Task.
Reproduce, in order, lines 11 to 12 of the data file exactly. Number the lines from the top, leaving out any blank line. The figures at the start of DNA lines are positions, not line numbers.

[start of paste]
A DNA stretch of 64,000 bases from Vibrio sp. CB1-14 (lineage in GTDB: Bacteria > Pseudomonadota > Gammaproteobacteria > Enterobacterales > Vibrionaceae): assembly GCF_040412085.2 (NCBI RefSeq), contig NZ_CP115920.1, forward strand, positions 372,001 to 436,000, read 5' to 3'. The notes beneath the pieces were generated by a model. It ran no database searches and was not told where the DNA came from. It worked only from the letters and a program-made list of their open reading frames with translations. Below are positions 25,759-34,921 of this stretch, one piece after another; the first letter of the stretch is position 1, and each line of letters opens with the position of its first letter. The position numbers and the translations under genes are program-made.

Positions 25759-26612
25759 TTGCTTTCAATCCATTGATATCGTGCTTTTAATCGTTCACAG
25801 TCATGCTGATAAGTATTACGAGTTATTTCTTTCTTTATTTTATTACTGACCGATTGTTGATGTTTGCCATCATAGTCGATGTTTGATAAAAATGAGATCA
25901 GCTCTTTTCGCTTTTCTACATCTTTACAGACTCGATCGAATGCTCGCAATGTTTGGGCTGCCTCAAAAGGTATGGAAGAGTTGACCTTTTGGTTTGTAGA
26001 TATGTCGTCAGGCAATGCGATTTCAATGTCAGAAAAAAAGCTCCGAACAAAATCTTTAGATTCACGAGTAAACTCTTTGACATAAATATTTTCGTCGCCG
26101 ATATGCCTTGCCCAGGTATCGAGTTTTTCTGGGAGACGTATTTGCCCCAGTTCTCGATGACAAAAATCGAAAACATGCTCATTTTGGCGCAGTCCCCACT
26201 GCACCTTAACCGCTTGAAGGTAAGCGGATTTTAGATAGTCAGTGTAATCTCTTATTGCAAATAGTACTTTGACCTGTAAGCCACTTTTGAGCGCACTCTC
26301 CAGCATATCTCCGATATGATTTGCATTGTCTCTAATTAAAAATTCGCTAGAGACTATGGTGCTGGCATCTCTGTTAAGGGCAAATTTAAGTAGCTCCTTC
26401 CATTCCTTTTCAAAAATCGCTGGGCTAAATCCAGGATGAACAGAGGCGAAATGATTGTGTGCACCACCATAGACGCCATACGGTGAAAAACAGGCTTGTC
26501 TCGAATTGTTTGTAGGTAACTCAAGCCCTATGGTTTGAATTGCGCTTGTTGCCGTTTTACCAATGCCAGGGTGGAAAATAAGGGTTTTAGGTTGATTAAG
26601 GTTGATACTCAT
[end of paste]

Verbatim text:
26501 TCGAATTGTTTGTAGGTAACTCAAGCCCTATGGTTTGAATTGCGCTTGTTGCCGTTTTACCAATGCCAGGGTGGAAAATAAGGGTTTTAGGTTGATTAAG
26601 GTTGATACTCAT